Kalanchoe Marmorata Stem Rot And What To Do About It! | Green Patches - Mediterranean Gardening

Saturday, August 18, 2012

Kalanchoe Marmorata Stem Rot And What To Do About It!

Lately I had been keeping an eye on an ominous brown spot that appeared in the beginning of July on my Kalanchoe Marmorata.  It looked vaguely familiar, but since we are in the middle of Summer, I didn't really think much of it at first.  The main stem had a lovely green color, and looked healthy enough.

kalanchoe marmorata stem rot
The First Sign Of Trouble
Yesterday as I picked up the pot from its shelf to water the plant, my fears came true.  As I picked up the plant the main stem broke off completely, the end bit was completely rotten.  My Kalanchoe Marmorata has stem rot!

kalanchoe marmorata stem rot
Broken Stem With Rotting Base
kalanchoe marmorata stem rot
Kalanchoe Stem That Broke Off

This must be the fourth plant that I lost to stem rot in the last three years, and this time I was determined I was going to try and save it.  The stem had not yet gone yellow or brown, meaning that the fungus had not yet started to creep up.  I decided to cut off the rotting part, and check out the inside of the stem.  When cutting a rotting stem, I try to cut right under a bud or leaf, as it encourages new growth.

kalanchoe marmorata stem rot
Cutting Off The Rotting Part
kalanchoe marmorata stem
A Cross Section of The Stem

I cut off some leaves at the base to increase the length of the stem, and placed in a new pot with some potting mix.  I put it in a small pot, because I didn't have a larger one, and because I was not going to water it much anyway.  Just a bit of water to encourage the stem to take roots.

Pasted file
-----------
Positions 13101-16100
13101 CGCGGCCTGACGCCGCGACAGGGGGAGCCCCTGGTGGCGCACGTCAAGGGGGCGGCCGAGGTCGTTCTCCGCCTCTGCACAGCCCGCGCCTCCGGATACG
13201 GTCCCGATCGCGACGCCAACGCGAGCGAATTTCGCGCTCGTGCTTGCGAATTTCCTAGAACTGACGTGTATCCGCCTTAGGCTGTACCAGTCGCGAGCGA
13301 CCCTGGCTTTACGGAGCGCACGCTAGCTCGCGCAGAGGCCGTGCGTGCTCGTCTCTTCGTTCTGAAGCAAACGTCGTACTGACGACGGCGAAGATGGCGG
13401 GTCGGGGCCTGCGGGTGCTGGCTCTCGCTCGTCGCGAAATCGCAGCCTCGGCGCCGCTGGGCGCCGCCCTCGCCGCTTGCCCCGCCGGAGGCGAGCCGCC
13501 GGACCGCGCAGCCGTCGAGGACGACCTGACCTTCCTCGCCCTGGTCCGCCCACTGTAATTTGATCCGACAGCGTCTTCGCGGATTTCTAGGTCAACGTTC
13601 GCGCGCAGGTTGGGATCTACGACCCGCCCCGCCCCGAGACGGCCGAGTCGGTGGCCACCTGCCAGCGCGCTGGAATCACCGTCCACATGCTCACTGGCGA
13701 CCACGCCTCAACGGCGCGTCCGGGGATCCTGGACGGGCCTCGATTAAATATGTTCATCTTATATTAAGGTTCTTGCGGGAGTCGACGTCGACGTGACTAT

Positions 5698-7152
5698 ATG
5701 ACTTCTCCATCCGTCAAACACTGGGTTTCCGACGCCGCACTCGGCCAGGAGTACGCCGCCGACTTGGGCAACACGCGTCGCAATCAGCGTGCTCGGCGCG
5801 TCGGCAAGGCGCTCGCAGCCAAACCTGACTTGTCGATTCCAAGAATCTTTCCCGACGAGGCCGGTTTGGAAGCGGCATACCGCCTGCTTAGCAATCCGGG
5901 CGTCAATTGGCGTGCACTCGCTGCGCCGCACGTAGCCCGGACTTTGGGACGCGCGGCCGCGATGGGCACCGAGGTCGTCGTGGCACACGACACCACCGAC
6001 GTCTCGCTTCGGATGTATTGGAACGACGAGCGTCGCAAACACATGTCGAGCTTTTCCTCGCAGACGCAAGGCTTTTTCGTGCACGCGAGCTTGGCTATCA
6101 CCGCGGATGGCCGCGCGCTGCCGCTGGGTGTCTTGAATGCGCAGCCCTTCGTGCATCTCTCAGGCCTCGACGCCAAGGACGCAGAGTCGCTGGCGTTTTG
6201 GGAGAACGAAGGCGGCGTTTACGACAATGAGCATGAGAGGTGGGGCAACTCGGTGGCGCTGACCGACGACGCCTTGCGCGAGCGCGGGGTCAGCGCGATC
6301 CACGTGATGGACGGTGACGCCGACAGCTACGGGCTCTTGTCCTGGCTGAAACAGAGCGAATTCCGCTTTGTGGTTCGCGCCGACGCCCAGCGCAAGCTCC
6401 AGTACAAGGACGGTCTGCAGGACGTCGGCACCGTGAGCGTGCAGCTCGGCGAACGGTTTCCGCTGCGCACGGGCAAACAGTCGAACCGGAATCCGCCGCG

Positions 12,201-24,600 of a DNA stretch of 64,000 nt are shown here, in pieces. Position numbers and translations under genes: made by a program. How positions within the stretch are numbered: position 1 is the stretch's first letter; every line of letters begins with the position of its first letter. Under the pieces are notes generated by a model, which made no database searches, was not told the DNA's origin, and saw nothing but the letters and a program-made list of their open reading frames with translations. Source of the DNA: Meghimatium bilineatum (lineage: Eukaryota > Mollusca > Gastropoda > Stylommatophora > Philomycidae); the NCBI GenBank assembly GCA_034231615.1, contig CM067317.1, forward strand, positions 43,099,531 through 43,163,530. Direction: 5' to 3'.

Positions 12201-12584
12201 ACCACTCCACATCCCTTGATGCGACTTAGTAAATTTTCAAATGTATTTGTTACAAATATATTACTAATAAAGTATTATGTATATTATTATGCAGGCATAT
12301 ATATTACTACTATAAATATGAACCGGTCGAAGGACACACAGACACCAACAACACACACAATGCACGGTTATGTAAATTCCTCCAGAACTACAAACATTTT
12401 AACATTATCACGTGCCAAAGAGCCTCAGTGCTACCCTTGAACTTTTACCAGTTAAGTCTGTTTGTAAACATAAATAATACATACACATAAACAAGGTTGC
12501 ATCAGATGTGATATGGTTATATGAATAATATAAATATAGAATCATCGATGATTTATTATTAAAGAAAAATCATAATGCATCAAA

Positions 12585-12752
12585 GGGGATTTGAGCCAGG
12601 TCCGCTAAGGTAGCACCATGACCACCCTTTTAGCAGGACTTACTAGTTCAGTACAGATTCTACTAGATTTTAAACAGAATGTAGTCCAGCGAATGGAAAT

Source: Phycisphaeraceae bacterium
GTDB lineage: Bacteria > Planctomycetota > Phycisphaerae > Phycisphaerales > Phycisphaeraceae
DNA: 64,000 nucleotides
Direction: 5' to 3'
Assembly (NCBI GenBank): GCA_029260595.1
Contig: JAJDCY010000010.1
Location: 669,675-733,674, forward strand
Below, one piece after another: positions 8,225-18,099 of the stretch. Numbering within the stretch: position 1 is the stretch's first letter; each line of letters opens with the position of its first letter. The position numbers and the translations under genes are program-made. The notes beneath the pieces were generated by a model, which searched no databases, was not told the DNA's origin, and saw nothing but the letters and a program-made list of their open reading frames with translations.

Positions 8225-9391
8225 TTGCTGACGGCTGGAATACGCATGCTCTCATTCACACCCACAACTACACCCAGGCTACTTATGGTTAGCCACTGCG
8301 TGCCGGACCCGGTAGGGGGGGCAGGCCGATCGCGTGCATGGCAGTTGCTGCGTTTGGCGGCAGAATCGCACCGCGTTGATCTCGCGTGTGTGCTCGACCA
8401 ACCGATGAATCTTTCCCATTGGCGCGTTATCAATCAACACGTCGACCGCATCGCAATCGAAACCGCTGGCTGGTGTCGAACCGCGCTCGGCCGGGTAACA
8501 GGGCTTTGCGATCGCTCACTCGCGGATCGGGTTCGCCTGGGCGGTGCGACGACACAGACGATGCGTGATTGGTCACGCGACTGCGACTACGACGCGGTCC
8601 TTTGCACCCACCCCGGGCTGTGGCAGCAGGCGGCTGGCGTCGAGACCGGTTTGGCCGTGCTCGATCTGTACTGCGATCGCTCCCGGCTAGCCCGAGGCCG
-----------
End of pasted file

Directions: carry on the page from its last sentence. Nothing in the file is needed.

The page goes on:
kalanchoe marmorata propagation
Newly Potted Kalanchoe

Since the original plant had two stems I decided to do the same with the other stem.  I cut it off at the base, removed the rotting stem and root ball, and repotted the stem in its old pot.  This may not be a good idea, as the potting mix would be full of bacteria, and disease from the fungus, but I decided to risk it.  

I removed all the soil from the rotting stem and roots to see what's going on there.  I wanted to see what stem rot was really about. Here's what I found:

kalanchoe marmorata rot
Rotten Stem and Root Ball
kalanchoe marmorata rot
Excuse The Dirty Fingernails !!

The top part appears brown and rotting.  It was soft to the touch and kind of squishy. The rest of the stem and roots however appear to be fine.  The other stem was not rotten, which leads me to believe that I may as well have left the other stem of the plant intact.  The roots also appear to be just fine.

Another solution could have been to remove the plant from the soil, gently removing all the soil from the roots, and cutting off just the roots, or stem that appear rotten.  If I had caught it earlier, I could have left the plant intact, and just cut off some rotting roots.  In any case I think I made the right decision to try to save the plant.  I did sacrifice the little bud that you can see in the picture above, but I now have three pots of Kalanchoes, and that's more than enough.

Here is what I think happened.  The Kalanchoe is a cutting from another plant I have in my container garden.  I placed it in a big pot, and soaked it with water. The cutting was quite large, but the roots were still short.  Placing the plant in a big pot was not really an issue, the problem was my soaking the entire pot with water.  The roots could never have absorbed that much water.  Since we are in summer, the topsoil was getting dry as the sun evaporated the moisture, but that didn't mean that the Kalanchoe needed water.  I hope to do better with these two now.


  1. Hi, I think you may need to lighten your soil as well, seems very compact? These are from Somalia and neighbours, like a bit of sunlight/very bright light to encourage the leaf markings/paterns, once a week in warmer, two weeks in winter. Maybe this is all known to you, then good luck, they are very nice, they make pups from the base. I think you've done a great post, interesting to see what happens, keep us informed! LT

  2. Hi, thank you for the comment and for the info.

  3. Very interesting! The same thing happened to a sedum I had planted in the ground.

  4. half compost, or garden soil or potting soil and half coarse sand or fine gravel - seems to suit most of my plants.